So we discover that, in addition to the two interpretations described above, the dialogue has 'the third face' which is expressed in the dialogic features of the contents of the modern man's thinking and activity. These features (and, connected with them, the doubtfulness of every knowledge) seem to enter a thought object itself today, to be its necessary aspect — and, naturally, to produce dialogue both as a form of communication and as a type of interrelations among those who study that object. If my partner's interpretation of it is different from mine, this interpretation turns to be necessary for me — thanks to this difference. Answering its challenge, I make my comprehension of the object deeper and I also begin to understand myself better. Thus the truth is presented as a discussion about the truth, as a dialogue.

This change of orientation corresponds to the increased role of the dialogue in the modern world, this role having been an object of the philosophical analysis in the works by M. Buber, M.M. Bakhtin, H.G. Gadamer, V.S. Bibler and others. And this analysis itself has been a response to the modern reality, when the attempts to monopolize the truth or the way to it prove to be more and more groundless in science, politics and other areas of social life.

The increasing dialogic features of modern thought objects, of human activity and life demand that — not in theoretical discussion only, but in any business — my partner would look at the object in a different way, would be my opponent and, thanks to this, would be valuable and necessary for me. So it occurs that dialogism and the humanistic world outlook, which affirms the interdependence of individuals and the self-value of each of them, presuppose one another. This permits to move from the liberal pluralism, when all are equal, but in fact indifferent to each other, – to the 'high pluralism', when, at its highest degree, everyone is significant and valuable and all are necessary to each other.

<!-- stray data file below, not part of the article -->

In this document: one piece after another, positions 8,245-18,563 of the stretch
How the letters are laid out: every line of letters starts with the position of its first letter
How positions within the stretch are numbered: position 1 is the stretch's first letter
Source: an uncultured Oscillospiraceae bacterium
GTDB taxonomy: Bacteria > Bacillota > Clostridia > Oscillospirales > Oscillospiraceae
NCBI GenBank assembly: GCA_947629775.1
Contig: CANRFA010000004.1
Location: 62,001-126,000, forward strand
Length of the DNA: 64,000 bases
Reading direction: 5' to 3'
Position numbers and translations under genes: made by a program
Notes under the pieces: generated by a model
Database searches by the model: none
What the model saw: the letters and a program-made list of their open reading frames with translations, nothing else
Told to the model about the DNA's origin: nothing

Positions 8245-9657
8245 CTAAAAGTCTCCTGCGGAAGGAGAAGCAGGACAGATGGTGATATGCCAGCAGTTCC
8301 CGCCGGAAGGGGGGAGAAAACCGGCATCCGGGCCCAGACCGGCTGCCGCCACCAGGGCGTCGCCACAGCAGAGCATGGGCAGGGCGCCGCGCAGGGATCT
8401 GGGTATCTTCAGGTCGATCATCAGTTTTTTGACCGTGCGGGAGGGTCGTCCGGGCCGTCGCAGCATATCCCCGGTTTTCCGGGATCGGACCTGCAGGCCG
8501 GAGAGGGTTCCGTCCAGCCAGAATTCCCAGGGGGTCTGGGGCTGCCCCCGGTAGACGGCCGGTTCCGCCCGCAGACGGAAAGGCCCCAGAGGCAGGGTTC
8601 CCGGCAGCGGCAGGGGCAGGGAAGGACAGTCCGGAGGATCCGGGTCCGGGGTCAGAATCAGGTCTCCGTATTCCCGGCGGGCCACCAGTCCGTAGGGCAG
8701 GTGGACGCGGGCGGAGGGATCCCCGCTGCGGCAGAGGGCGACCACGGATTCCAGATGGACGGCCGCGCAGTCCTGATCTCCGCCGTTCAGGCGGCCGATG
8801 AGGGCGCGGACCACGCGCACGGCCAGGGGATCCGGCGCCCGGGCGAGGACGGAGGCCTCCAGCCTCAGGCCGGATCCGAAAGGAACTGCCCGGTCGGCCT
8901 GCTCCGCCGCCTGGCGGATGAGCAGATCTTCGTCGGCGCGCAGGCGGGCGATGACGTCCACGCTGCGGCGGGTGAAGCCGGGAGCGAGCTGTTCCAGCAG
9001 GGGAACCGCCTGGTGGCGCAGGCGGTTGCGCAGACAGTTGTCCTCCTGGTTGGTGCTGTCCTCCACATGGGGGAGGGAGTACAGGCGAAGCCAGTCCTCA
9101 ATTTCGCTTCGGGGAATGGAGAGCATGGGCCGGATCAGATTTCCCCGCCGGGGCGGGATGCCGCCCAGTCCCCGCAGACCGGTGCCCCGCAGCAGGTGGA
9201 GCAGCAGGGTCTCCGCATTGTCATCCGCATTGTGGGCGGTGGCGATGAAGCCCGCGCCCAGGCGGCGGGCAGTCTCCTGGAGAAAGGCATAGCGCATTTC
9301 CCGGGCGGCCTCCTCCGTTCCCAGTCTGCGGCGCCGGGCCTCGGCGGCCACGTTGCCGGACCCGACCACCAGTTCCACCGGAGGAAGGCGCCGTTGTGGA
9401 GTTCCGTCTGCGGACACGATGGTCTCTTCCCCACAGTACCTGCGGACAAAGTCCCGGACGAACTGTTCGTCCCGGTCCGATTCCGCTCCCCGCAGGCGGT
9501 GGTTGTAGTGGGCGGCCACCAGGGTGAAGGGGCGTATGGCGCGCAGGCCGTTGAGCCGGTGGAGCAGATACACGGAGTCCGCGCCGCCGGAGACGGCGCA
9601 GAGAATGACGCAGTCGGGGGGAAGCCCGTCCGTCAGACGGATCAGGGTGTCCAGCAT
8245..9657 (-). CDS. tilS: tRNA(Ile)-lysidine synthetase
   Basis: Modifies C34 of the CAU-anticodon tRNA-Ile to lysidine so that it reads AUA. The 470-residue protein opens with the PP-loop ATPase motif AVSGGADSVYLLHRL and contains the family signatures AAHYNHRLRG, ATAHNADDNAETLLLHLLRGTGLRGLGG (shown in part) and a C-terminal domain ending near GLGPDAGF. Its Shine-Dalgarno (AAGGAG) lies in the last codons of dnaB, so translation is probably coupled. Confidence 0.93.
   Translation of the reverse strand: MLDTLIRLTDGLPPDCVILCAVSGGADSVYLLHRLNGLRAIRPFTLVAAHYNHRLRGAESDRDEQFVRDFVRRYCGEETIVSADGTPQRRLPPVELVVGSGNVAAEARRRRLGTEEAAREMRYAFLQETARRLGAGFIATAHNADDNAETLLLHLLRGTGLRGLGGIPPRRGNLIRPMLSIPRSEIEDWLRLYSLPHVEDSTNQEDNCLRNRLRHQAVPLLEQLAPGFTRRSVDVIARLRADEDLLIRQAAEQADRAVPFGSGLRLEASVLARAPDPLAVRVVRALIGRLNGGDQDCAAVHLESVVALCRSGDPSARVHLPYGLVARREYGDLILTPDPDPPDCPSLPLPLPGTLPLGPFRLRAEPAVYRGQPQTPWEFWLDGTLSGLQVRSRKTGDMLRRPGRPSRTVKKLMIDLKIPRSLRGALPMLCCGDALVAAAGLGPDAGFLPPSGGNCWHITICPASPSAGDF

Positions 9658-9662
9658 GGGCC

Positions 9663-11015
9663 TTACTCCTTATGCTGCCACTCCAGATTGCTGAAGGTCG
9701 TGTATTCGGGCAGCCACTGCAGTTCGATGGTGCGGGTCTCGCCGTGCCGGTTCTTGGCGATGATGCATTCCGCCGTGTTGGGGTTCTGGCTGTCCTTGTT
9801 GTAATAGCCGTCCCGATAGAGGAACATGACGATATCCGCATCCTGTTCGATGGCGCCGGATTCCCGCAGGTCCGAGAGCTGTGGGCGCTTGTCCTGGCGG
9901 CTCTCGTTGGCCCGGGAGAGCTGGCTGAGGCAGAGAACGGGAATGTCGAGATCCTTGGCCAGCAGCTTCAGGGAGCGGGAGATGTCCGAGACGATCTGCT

In the educational area the described tendencies are manifested in the growing popularity of the dialogic approach, which, at the same time, is culturologic and personalistic. This approach is based on the following interconnected principles:

- in the education the cognition of the world must proceed in an organic connection (and a dialogue) with other (ethical, aesthetic etc.) modes of its comprehension in the context of culture;

- such (dialogic) comprehension can be only achieved by a personality who communicates freely and culturally with other persons and with herself (and, at the same time, a personality develops by means of the deepening comprehension of an object, the world and herself);

- according to this, the educational process relies on the priority of a learner's and a teacher's personalities and must include the dialogue of personalities in its organization;

- this presupposes the contents of education to be dialogised also and to reveal dramas of ideas and of persons, these dramas being embodied in original works of culture, which ought to be broadly used in studying very different subjects and solving different didactic problems.

The outlined principles as desired features of the educational process are declared today in various interpretations by many scientists and practical educationists. The most consistent in this relation is the conception of the School of dialogue of cultures (V.S. Bibler a.o.).

The practical implementation of the described approach meets considerable difficulties connected primarily with the monologic orientation of the today's school. But however complex the emerging problems are, they need be solved.